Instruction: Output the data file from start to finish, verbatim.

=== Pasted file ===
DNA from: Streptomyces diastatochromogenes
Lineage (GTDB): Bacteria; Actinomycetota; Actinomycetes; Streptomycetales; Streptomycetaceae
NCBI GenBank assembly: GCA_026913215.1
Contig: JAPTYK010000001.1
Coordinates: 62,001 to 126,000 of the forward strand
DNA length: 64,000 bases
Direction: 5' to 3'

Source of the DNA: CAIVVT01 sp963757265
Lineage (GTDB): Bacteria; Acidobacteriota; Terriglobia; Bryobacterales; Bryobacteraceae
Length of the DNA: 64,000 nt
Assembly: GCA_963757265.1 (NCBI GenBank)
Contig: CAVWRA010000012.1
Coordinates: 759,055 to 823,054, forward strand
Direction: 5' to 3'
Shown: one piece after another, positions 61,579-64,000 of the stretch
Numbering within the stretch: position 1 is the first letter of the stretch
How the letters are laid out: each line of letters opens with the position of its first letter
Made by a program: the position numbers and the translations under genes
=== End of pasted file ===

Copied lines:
DNA from: Streptomyces diastatochromogenes
Lineage (GTDB): Bacteria; Actinomycetota; Actinomycetes; Streptomycetales; Streptomycetaceae
NCBI GenBank assembly: GCA_026913215.1
Contig: JAPTYK010000001.1
Coordinates: 62,001 to 126,000 of the forward strand
DNA length: 64,000 bases
Direction: 5' to 3'

Source of the DNA: CAIVVT01 sp963757265
Lineage (GTDB): Bacteria; Acidobacteriota; Terriglobia; Bryobacterales; Bryobacteraceae
Length of the DNA: 64,000 nt
Assembly: GCA_963757265.1 (NCBI GenBank)
Contig: CAVWRA010000012.1
Coordinates: 759,055 to 823,054, forward strand
Direction: 5' to 3'
Shown: one piece after another, positions 61,579-64,000 of the stretch
Numbering within the stretch: position 1 is the first letter of the stretch
How the letters are laid out: each line of letters opens with the position of its first letter
Made by a program: the position numbers and the translations under genes